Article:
"Suck my dick, EPA."
The best thing that could possibly happen in that scenario is that every detonated vat of supervillain-creating goo melts the wreckage of Axis Chemicals into a radioactive sinkhole that poisons the Gotham River for thousands of years. That whole area would be instantly transformed into the Indian burial ground from Pet Sematary, and it would probably result in at least one or two more mutated foes for Batman to deal with. The worst thing that could possibly happen is that the Joker's entire stockpile of Smilex gas gets immediately released into the air and carried away on the wind into the city proper like the baby spiders at the end of Charlotte's Web, making leering corpses out of thousands of people.
Those are literally the only two outcomes that could result from blowing up Axis Chemicals, and both of them effectively make Batman a war criminal. The Pentagon would be lobbing missiles at Wayne Manor the next morning. Honestly, the ending of The Dark Knight Rises would've made way more sense in this situation.
"Come away with me, Catwoman, and leave this life of crime behind you.
But we have to leave, like, tonight. Right now, if possible."
In the second installment of the Harry Potter and the Unscrupulous Educators series, Harry returns for another year at Hogwarts to do battle with a giant snake and the Stygian juggernaut that is Kenneth Branagh's ego.
"For casting Keanu in Shakespeare alone, you've earned this."
At the end of the movie, Harry leaves Dumbledore's office after an invigorating back-slapping session to chase down Lucius Malfoy, the dickish father of the dickish Draco Malfoy, who was apparently there for a PTA meeting. Lucius had spent the film insulting Harry and his friends and in general playing the part of the jerk father of the school bully. Harry figures he'll get a little bit of petty revenge and tricks Lucius into giving his long-suffering house elf, Dobby, his freedom.
Lucius, realizing he has lost his personal slave, is thrown into an unsettlingly hissing rage. He appears to try to cast some kind of spell at Harry, but Dobby -- now free from the shackles of oppression -- intervenes in Harry's defense and sends Lucius flying down the hall like Albino Superman. And it's a good thing, too, because if Dobby hadn't intervened, Lucius' spell surely would have given Harry a good spanking, or temporarily turned him into a mollusk or something. Right?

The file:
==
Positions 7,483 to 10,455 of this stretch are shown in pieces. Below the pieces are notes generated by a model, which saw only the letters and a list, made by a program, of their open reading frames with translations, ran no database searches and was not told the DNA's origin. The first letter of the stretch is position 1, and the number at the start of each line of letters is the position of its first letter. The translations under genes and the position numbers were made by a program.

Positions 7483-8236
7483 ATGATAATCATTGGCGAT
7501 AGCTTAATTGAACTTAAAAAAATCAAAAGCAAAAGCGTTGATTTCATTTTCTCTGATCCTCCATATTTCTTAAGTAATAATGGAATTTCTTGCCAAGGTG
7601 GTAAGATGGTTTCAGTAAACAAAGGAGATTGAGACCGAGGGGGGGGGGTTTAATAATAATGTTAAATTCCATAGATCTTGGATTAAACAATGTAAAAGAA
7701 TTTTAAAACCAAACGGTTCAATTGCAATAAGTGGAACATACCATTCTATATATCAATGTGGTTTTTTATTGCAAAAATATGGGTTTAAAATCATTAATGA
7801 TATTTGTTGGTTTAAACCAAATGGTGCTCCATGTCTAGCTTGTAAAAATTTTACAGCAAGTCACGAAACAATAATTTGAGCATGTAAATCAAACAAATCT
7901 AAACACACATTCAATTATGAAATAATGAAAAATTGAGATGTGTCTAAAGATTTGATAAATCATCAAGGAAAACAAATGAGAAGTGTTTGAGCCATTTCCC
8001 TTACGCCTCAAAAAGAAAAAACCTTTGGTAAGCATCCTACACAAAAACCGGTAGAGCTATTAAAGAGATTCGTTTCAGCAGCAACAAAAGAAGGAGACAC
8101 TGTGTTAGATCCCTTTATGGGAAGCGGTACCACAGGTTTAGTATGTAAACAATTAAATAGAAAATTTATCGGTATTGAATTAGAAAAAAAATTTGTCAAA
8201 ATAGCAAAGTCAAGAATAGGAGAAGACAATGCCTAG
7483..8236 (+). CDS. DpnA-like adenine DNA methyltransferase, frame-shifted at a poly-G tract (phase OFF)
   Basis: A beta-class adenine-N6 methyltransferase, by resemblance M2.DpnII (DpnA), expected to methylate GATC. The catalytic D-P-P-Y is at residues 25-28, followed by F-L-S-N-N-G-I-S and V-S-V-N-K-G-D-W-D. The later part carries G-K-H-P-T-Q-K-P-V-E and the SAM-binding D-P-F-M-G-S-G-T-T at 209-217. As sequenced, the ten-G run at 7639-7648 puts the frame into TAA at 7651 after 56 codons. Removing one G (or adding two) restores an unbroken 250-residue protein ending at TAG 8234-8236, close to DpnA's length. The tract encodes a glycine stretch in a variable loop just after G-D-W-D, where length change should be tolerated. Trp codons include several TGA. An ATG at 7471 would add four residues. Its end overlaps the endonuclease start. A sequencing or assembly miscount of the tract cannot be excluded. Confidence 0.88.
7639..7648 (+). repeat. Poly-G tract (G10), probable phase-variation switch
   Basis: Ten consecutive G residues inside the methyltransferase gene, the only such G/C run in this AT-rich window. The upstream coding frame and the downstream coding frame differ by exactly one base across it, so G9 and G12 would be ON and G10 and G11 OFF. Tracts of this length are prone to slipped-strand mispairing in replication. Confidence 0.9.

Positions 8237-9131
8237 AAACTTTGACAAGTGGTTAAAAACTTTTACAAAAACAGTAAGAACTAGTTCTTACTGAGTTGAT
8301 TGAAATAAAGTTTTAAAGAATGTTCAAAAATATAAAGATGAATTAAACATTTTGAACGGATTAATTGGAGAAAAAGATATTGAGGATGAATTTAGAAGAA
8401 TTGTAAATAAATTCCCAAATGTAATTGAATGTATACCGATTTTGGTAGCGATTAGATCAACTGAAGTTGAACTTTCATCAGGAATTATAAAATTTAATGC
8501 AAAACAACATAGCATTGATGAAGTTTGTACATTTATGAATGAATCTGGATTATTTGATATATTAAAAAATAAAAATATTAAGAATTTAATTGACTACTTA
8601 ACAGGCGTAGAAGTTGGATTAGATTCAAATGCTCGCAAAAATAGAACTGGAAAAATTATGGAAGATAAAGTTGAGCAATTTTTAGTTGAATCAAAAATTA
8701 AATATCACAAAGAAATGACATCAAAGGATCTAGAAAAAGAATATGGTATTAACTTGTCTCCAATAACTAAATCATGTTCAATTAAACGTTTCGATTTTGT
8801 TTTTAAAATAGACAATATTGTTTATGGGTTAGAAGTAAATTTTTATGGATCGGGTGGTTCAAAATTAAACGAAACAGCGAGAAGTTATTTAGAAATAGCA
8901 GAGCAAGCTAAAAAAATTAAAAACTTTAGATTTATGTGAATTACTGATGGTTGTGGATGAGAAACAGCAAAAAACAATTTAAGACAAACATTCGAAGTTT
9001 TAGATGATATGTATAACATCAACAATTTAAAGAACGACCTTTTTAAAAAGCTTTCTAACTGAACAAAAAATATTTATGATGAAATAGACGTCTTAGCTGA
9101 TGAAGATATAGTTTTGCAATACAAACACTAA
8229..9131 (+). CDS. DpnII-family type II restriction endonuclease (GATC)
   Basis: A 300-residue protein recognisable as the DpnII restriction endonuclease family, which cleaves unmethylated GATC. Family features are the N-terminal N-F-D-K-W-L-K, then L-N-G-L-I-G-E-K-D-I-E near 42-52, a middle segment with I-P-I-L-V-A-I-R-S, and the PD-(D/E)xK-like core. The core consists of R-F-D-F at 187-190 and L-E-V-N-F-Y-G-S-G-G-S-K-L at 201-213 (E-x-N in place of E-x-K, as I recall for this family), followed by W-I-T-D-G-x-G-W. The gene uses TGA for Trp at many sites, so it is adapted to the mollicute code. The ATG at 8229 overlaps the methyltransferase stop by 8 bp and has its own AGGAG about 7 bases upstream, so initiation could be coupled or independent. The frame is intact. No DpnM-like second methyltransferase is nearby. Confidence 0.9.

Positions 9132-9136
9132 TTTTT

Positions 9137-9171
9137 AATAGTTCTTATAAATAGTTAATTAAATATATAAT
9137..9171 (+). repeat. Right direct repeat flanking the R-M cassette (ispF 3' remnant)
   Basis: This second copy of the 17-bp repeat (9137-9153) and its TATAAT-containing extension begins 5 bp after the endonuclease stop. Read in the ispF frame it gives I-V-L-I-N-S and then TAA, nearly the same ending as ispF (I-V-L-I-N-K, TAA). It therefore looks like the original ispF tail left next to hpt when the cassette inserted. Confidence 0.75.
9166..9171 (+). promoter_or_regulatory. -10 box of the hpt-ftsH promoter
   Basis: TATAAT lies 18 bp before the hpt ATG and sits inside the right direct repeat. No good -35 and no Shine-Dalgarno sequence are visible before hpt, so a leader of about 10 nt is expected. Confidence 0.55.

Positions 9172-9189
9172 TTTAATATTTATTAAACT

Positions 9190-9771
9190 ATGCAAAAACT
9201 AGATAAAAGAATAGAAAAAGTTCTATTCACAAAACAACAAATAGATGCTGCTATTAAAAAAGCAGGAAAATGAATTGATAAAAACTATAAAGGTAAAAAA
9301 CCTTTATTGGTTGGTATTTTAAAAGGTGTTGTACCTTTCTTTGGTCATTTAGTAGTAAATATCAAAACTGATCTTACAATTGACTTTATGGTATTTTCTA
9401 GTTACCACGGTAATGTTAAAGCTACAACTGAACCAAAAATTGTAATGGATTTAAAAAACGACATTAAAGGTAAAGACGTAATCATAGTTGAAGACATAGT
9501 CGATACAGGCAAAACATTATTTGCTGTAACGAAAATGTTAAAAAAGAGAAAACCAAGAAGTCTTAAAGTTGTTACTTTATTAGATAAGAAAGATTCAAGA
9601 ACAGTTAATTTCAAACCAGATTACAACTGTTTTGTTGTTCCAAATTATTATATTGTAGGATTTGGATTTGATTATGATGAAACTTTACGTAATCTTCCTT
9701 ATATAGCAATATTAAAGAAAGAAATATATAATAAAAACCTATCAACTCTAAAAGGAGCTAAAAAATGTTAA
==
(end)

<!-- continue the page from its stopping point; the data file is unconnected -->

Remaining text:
The Dark Implication:
Nope. Lucius Malfoy totally tried to murder Harry right there in Hogwarts.
If you rewatch the scene in question, you'll notice that the first word out of Lucius' mouth after he whips out his wizard stick and begins strutting purposefully down the hallway like a contestant on RuPaul's Drag Race is "Avada." Fans of the series will recognize this as the first half of "Avada Kedavra," better known as the Killing Curse, or the green bolt of lightning that magically transforms Robert Pattinson into a sloped-foreheaded corpse in part four.
"But Cracked! We find out that Lucius is truly evil later! How is that a surprise!" Well, right -- we find out later. As in, a couple of years later. Meanwhile, Lucius Malfoy straight-up tried to kill Harry right outside Dumbledore's office, and nobody said a goddamn thing about it. Harry doesn't file charges, Dobby doesn't offer to call the Magical Police, and Dumbledore doesn't even open his fucking door to see what all the vengeful shouting and explosions were about.
"I'm way too high to deal with this shit right now."
This isn't the fifth or sixth movie, where everyone is stumbling around like Vietnam veterans in jaded angst over their murdered comrades. This is part two, back when Harry Potter was still a whimsical children's story about enchanted adventure. Dumbledore shouldn't be coldly resigned to the inevitable shroud of death when he's supposed to be responsible for the well-being of a bunch of elementary school students.